Even as Chicago Mayor Lori Lightfoot was accusing President Trump of trying to "terrorize" her city by sending in federal forces to quell skyrocketing crime, bullets were flying Tuesday evening outside a South Side funeral home in a shocking fusillade of gunfire that left at least 15 people wounded.
Lightfoot's Twitter message vowing to bar the feds and referring to the Trump administration as a "dictatorship" went out almost simultaneously as the drive-by attack, and on a day when a number of other shootings occurred elsewhere in the city.
“Under no circumstances will I allow Donald Trump’s troops to come to Chicago and terrorize our residents,” Lightfoot wrote.
"We do not welcome dictatorship," the mayor added in a newspaper interview.
"We do not welcome dictatorship."
After news spread about the funeral home shootings, Lightfoot vowed those responsible would be held accountable.
"Too many guns are on our streets and in the hands of people who should never possess them," Lightfoot wrote. "These individuals will be held accountable. I ask that anyone with information on this incident please come forward or sumbit a tip anonymously at cpdtip.com."
The victims were fired upon while leaving the funeral home when a black vehicle with multiple occupants drove past around 6:30 p.m. local time, according to police. Sources told the Chicago Sun-Times the funeral was for Donnie Weathersby, 31, who was gunned down last week about a mile and half northeast of the funeral parlor. Police could not yet determine if the shootings were gang-related or if the shooters and victims knew each other.
Some of the mourners exchanged gunfire with the people inside the vehicle before it crashed down the block. The victims were taken to five hospitals, where they were listed conditions ranging from serious to critical. At least one person has been arrested but police haven’t given a motive or said if the shooter and the victims knew each other, the Chicago Tribune reported.
On Monday, President Trump vowed to send federal forces into the city.
Will work 'collaboratively'
That same day, Lightfoot told MSNBC she would not allow “tyranny” in Chicago – a reference to controversial tactics used by federal agents sent into Portland, Ore., to quell rioting – but admitted Tuesday the city would be working “collaboratively” with the FBI, Drug Enforcement Administration and the Bureau of Alcohol, Tobacco, Firearms and Explosives to bring down violent crime, the Tribune reported.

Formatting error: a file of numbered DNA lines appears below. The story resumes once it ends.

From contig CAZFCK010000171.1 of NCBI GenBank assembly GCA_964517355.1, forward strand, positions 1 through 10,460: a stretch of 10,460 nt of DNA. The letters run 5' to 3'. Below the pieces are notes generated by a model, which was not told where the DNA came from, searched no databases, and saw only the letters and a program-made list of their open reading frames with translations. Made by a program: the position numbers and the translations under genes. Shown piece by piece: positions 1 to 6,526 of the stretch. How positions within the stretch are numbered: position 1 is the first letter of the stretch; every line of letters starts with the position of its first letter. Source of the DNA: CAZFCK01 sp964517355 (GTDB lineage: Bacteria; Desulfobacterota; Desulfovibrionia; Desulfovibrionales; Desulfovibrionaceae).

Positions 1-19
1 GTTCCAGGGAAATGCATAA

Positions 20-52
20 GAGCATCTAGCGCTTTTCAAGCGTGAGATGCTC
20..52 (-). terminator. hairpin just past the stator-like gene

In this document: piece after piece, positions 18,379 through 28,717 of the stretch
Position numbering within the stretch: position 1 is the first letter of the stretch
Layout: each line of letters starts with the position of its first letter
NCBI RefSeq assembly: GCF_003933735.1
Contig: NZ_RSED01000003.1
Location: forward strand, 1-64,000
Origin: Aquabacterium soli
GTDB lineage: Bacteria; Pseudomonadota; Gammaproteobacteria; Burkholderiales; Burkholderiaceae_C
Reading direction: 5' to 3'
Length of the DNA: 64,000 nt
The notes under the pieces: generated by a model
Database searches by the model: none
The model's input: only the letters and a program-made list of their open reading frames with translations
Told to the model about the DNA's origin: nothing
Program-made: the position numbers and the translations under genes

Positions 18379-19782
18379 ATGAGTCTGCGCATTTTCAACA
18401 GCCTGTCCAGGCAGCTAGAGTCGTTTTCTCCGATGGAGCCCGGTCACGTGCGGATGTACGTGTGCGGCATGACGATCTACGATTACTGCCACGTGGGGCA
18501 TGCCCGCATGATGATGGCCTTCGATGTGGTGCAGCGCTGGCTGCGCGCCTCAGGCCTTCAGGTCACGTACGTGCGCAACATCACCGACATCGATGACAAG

“All those agencies are here. They've been here for decades. They have ongoing cases that they're investigating,” Lightfoot said, according to FOX 32 in Chicago.
Cities frequently work with federal agencies on cases involving drugs and violent crime.
A neighbor who lives near the funeral home said she went outside when they heard gunshots.
“All we saw was bodies just laying everywhere. They were shot up everywhere,” Arnita Geder told the Sun-Times. “We thought it was a war out here. It’s ridiculous all the shooting that’s going on out here, it really has to stop.”
Lightfoot said Tuesday the city welcomes actual “partnership” with the federal government.
“But we do not welcome dictatorship, we do not welcome authoritarianism and we do not welcome unconstitutional arrest and detainment of our residents,” she told the Tribune.
She said the city would go to court if the federal government deployed “unnamed federal special secret agents onto our streets to detain people without cause and effectively take away their civil rights and their civil liberties without due process,” referring again to Portland.
Feud with McEnany
Last Thursday, Lightfoot called White House press secretary a “Karen” on Twitter after Kayleigh McEnany said Lightfoot was a “derelict mayor" amid Chicago's escalating violence.
"Hey Karen, watch your mouth,” Lightfoot tweeted in reference to McEnany.
“Karen” is a pejorative word usually referring to a middle-aged white woman who seems entitled.
On Friday, Chicago saw more unrest as police and rioters clashed near the city's Christopher Columbus statue in Grant Park. Nearly 20 police officers were injured as rioters hurled objects at them.
Tuesday’s shooting was one of the worst in the city’s recent memory and comes as more than 2,000 people have been shot in Chicago this year, FOX 32 reported.
The latest shooting came a day after more than 20 people were shot in the city Monday and after a deadly weekend in which 63 people were shot and 12 were killed.
Lightfoot was among several big-city mayors demanding the withdrawal of "federal forces" earlier this week in two letters to Attorney General Bill Barr and Acting Homeland Security Secretary Chad Wolf and House Speaker Nancy Pelosi, Senate Minority Leader Chuck Schumer, and Senate Majority Leader Mitch McConnell.
Fox News' Louis Casiano contributed to this report.